The two leadership strategies that could be applied to Seattle Children’s Hospital are the facilitation of open communication channels between employees as well as the incorporation of tools for accountability/recognition. To communicate organizational objectives at the unit level, Seattle Children’s Hospital could implement staff meetings and other venues for information sharing, including “unit councils, newsletters, emails, texting groups, one-on-one meetings, performance evaluations, and communication trees” (Medeiros, 2020, p. 7). The success of a strategic plan of Seattle Children’s Hospital depends on the commitment from workers, which can be influenced through the system of disciplinary measures and practices for celebrating certain milestones. When leaders fail to hold their subordinates accountable or forget to recognize their success, workers become less productive and performance suffers. Chamberlain Care Model emphasizes the importance of starting at the top and setting a vision, which is why the first strategy reflects the Model by providing leaders with the tools to communicate mission, vision, values, and goals. The second strategy focuses on colleague engagement, which is another important aspect of Chamberlain Care.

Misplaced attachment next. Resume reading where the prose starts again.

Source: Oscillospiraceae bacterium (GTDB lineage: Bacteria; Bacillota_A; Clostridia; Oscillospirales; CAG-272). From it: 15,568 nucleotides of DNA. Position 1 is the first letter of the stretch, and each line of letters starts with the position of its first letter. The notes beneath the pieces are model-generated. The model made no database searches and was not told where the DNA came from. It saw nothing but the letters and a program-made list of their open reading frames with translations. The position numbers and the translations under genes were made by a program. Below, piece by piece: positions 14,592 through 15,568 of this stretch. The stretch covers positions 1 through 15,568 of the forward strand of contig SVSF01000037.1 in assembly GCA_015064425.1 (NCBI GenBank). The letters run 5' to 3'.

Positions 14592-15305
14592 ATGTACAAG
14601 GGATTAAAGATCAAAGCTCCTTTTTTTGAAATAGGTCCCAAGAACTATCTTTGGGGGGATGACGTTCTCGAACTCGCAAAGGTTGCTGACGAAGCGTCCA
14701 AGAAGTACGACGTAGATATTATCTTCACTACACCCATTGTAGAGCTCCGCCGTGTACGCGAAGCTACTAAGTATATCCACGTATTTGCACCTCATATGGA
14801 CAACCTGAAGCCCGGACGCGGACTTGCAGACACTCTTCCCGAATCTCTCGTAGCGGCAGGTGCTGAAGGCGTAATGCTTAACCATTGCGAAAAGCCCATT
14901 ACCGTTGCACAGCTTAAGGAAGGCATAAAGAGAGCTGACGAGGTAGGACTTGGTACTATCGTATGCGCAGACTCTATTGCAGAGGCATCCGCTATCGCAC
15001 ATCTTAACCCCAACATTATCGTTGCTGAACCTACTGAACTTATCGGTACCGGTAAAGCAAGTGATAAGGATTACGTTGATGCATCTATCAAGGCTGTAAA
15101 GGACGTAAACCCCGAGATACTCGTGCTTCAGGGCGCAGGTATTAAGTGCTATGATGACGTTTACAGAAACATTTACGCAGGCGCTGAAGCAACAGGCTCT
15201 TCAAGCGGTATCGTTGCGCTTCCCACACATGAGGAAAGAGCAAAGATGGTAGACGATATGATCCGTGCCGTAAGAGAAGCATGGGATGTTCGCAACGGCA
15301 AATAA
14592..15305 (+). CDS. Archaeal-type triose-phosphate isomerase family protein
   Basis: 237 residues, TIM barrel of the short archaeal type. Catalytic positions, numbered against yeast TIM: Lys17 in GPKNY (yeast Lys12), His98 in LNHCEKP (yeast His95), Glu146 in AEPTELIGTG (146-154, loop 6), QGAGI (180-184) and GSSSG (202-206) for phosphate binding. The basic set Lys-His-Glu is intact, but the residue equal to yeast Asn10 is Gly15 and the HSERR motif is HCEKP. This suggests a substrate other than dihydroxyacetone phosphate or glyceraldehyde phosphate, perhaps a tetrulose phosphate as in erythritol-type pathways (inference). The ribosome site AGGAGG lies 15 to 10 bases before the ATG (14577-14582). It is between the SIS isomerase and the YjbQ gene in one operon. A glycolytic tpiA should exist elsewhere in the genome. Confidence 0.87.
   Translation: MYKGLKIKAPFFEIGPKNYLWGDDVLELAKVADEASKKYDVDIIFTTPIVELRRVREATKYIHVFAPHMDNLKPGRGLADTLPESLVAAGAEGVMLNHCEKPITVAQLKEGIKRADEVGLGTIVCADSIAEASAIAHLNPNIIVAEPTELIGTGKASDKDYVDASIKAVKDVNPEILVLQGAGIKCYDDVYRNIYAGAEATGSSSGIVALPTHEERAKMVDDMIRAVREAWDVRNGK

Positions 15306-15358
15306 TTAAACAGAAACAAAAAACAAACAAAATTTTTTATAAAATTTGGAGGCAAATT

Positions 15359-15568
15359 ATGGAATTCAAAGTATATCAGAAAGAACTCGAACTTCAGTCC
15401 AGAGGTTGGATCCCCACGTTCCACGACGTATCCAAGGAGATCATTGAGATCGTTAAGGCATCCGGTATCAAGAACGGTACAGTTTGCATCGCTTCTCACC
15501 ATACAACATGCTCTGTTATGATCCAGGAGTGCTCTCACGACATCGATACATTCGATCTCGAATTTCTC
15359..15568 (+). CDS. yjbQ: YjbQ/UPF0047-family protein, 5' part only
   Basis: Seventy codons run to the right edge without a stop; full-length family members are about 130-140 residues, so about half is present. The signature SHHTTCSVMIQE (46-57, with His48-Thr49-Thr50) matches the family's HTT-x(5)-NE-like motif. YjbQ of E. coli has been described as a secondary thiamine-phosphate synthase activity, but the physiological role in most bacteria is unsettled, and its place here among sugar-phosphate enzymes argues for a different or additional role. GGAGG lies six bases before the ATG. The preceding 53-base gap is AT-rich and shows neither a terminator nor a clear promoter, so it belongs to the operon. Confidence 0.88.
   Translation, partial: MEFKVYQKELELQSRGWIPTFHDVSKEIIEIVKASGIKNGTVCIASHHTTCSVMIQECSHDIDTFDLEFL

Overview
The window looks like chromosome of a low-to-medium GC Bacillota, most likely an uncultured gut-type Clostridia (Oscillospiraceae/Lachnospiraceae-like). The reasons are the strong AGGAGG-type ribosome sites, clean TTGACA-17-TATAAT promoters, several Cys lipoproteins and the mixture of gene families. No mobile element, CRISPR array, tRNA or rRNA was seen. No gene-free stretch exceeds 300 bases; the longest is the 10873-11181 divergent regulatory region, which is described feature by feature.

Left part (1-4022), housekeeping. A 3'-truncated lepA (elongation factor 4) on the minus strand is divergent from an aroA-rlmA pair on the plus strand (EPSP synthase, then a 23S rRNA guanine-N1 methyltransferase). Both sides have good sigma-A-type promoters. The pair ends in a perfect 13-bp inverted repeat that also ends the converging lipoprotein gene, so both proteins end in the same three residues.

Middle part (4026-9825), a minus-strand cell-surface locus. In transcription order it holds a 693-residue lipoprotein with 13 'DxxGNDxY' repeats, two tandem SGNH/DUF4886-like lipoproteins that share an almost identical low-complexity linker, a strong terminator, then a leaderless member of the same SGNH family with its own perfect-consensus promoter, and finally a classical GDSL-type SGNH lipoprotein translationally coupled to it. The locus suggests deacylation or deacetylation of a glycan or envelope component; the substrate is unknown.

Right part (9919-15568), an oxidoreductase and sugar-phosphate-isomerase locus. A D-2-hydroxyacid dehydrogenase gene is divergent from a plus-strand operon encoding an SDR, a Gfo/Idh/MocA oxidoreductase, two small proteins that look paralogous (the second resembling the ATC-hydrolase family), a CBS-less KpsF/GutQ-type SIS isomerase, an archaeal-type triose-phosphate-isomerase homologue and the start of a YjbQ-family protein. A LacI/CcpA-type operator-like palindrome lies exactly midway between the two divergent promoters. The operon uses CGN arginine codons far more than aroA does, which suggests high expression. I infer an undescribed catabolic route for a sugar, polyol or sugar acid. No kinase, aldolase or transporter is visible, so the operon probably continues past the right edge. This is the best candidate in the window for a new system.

To sum it up, a culture of excellence is crucial to any healthcare provider that wants to deliver high-quality care to patients. In pediatrics, continuous improvement is needed to implement the latest evidence-based practices and save children’s lives with innovative treatments. Some of the leadership strategies that support the establishment of CE are the facilitation of open communication with the goal of information sharing as well as the coordination of accountability/recognition tools to keep employees engaged. Seattle Children’s Hospital’s vision of being an innovative leader in pediatric care ties perfectly into its mission (quality care for every child is impossible without technological advancements), both of which are supported by the organization’s values, including coordination, integrity, and equity. I have discovered the importance of recognition and accountability patterns as a crucial aspect of an effective leadership strategy to discipline staff and ensure high employee performance. As for the implications for future advanced pediatric nursing practices, it is apparent that every healthcare organization needs to adopt a culture of excellence in order to ensure the quality of care for children is improving in accordance with the technological advancements in the medical field.
Fitzgerald, J. E. F. (2019). Creating a culture of excellence: How healthcare leaders can build and sustain continuous improvement. KPMG International. Web.
MacLead, L. (2016). Aligning mission, vision, and values: The nurse leader’s role. Nurse Leader, 14(6), 438-441. Web.
Medeiros, M. (2020). Cultivate a culture of excellence at the point of care. Nursing Management, 51(5), 7-9. Web.
Seattle Children’s Hospital (n.d.). Our mission, vision and values. Web.
Suciu, M. (2017). The culture of excellence. Challenges and opportunities during changing times. Proceedings of the International Conference on Business Excellence, 11(1). Web.
Taitz, J. (2015). Building a culture of safety in pediatrics and child health. Current Treatment Options in Pediatrics, 1, 253-265. Web.